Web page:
Kickstarting its first round of external consultations on the Budget announcement of electoral bonds, Finance Ministry officials held a meeting with officials of the Election Commission (EC) on Wednesday, wherein the EC officials flagged concerns related to transparency in the proposed structure of electoral bonds.
The Department of Economic Affairs secretary Subhash Chandra Garg, Central Board of Direct Taxes chairman Sushil Chandra, EC’s director-general Dilip Sharma along with other officials met for a preliminary discussion on the structure of electoral bonds. RBI Deputy Governor B P Kanungo was also expected to participate in the meeting but withdrew owing to the short notice for the meeting.
Officials said the consultation was held to take inputs of the EC and the RBI before finalising the final draft of the electoral bonds. “Representatives of the EC reiterated the concerns related to transparency and money laundering. They have given their views and soon the RBI will also give inputs,” an official said. Also, EC officials raised concerns related to recent amendments in the Representation of the People (RP) Act, which exempts political parties from disclosing donations received through electoral bonds.
“Since RBI officials could not be a part of the meeting, the views of the EC were heard. The EC has raised concerns about exemption for electoral bonds in contribution reports for parties provided under Section 29C (of the RP Act). The EC officials were asked to get back with suggestions, especially for removing the transparency and anonymity-related concerns raised by them,” another official said. Once consultations with the RBI and the EC are over, the draft structure of electoral bonds will be sent for consultations with other political parties, the official added.
In his Budget speech in February, Finance Minister Arun Jaitley proposed steps for cleansing political funding, including a ban on cash donations of over Rs 2,000 to a party from any individual. Also, he had announced the proposal for electoral bonds through which a donor would buy bonds from authorised banks against cheques and digital payments that would be redeemable only in the designated account of a registered political party. Former Chief Election Commissioner Nasim Zaidi, at the time of demitting office earlier this month, had expressed concerns saying that electoral bonds would impact transparency negatively and the poll panel had not been consulted.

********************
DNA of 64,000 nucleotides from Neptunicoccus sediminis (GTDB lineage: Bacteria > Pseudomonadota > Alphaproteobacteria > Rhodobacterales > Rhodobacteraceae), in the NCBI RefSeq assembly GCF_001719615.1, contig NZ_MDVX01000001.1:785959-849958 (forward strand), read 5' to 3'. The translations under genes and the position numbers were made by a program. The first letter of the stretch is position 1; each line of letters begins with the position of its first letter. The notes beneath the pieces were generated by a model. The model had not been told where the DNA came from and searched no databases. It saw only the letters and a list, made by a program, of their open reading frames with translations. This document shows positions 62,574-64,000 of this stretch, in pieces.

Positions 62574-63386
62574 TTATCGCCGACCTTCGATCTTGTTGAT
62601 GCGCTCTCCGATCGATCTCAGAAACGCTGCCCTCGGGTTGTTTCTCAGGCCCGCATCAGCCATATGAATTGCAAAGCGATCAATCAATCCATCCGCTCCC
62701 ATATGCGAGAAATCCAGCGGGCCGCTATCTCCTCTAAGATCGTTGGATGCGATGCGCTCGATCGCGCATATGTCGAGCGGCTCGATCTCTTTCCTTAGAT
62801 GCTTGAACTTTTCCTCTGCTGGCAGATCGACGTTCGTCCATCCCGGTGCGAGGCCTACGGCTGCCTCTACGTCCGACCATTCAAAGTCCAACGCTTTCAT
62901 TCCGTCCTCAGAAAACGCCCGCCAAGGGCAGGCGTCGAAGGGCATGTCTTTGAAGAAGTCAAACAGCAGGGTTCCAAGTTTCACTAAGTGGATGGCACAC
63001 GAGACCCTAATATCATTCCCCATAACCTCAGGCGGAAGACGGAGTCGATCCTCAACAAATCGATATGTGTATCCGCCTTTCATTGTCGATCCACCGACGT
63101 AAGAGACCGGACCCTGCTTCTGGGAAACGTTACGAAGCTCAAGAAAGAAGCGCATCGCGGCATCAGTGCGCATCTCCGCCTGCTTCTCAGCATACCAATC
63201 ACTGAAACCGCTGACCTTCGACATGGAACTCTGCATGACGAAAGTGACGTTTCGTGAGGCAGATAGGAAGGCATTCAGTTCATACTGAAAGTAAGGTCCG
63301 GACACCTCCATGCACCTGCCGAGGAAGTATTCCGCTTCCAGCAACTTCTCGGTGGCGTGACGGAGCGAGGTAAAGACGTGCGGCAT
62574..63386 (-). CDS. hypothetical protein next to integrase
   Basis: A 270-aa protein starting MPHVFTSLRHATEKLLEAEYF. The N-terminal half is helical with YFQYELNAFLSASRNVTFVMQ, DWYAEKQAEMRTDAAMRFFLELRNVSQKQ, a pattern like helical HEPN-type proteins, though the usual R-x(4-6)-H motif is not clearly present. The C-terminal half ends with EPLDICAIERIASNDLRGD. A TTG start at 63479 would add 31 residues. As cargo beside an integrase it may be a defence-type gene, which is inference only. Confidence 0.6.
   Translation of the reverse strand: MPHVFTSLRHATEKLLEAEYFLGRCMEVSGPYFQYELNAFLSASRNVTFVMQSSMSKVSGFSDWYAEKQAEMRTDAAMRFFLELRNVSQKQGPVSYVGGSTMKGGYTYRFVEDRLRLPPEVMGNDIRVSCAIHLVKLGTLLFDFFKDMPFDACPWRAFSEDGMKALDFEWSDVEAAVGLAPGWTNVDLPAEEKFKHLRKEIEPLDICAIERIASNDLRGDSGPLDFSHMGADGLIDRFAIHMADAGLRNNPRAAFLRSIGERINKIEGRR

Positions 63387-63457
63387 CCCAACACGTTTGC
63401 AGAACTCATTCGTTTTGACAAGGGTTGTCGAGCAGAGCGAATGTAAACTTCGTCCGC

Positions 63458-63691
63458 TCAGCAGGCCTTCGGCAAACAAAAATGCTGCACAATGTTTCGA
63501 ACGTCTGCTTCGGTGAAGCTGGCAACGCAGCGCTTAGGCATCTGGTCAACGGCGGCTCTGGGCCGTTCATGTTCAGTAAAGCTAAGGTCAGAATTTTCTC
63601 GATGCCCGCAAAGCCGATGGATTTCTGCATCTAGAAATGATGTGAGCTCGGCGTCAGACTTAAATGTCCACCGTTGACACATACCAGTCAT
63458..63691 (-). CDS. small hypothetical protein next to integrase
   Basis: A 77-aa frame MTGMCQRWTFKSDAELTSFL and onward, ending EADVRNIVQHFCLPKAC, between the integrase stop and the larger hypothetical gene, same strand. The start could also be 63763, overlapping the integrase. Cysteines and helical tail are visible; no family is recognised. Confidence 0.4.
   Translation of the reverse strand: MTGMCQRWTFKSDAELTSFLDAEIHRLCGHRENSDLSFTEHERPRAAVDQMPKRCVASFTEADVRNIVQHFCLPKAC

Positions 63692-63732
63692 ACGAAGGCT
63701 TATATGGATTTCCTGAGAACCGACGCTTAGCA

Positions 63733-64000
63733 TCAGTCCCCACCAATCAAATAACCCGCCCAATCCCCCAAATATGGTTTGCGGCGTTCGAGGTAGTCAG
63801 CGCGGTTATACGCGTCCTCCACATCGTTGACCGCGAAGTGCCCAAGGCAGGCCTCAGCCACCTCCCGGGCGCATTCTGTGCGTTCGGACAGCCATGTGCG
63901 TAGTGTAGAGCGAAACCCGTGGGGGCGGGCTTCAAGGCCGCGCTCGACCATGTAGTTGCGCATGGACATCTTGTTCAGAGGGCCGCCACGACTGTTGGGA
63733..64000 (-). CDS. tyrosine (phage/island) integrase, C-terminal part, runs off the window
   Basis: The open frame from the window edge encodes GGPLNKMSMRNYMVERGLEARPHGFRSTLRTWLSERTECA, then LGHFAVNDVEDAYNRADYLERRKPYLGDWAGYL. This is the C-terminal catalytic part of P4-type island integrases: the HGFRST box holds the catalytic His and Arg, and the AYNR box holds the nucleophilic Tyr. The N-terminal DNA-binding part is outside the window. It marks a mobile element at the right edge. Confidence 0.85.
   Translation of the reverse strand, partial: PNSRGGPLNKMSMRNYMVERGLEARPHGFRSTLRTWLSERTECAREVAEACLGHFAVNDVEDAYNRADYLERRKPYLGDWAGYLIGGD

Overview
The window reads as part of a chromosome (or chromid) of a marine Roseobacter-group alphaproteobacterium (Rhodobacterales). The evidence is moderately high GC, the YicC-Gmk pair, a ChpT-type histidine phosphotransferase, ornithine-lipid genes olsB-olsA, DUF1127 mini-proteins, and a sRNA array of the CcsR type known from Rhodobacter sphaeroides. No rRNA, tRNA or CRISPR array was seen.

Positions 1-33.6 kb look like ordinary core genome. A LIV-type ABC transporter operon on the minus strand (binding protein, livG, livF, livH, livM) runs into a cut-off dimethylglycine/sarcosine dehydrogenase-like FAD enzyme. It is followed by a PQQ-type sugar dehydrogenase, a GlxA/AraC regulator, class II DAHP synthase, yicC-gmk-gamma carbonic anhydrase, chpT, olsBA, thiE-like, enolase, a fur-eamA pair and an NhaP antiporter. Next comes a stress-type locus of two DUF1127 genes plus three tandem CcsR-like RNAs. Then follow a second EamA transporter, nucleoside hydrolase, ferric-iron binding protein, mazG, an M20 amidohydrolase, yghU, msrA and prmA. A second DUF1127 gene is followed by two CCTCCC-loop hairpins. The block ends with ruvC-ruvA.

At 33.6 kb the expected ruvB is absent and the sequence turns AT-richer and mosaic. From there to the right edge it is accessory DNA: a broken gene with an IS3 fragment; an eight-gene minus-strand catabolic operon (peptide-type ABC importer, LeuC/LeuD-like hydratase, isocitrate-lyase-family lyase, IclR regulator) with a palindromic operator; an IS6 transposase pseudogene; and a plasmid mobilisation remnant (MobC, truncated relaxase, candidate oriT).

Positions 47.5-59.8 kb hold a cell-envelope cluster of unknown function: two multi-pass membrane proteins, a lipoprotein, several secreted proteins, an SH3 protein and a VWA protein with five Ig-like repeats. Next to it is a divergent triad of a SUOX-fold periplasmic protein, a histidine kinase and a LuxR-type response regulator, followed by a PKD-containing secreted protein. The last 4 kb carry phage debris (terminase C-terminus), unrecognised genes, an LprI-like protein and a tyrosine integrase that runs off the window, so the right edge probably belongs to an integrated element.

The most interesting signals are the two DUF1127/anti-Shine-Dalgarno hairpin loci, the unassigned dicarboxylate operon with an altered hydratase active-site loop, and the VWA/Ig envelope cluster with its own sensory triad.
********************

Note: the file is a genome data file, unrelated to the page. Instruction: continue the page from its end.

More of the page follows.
Under Section 29C of the RP Act, political parties have to file contribution reports complete with details of donors for any contribution above Rs 20,000. This was amended in the Budget session this year to introduce a proviso and explanation that exempts political parties from disclosing donations received from electoral bonds, even if it is above the prescribed limit.
The government also introduced omission of the first proviso in Section 182 of the Companies Act, 2013, which consequently removed limits on corporate donations to political parties. According to Finance Bill amendments, the previous limit of 7.5 per cent of the average three-year net profit for donations has been removed and companies are no longer required to name the parties to which contributions are made — they will be required to disclose the amount.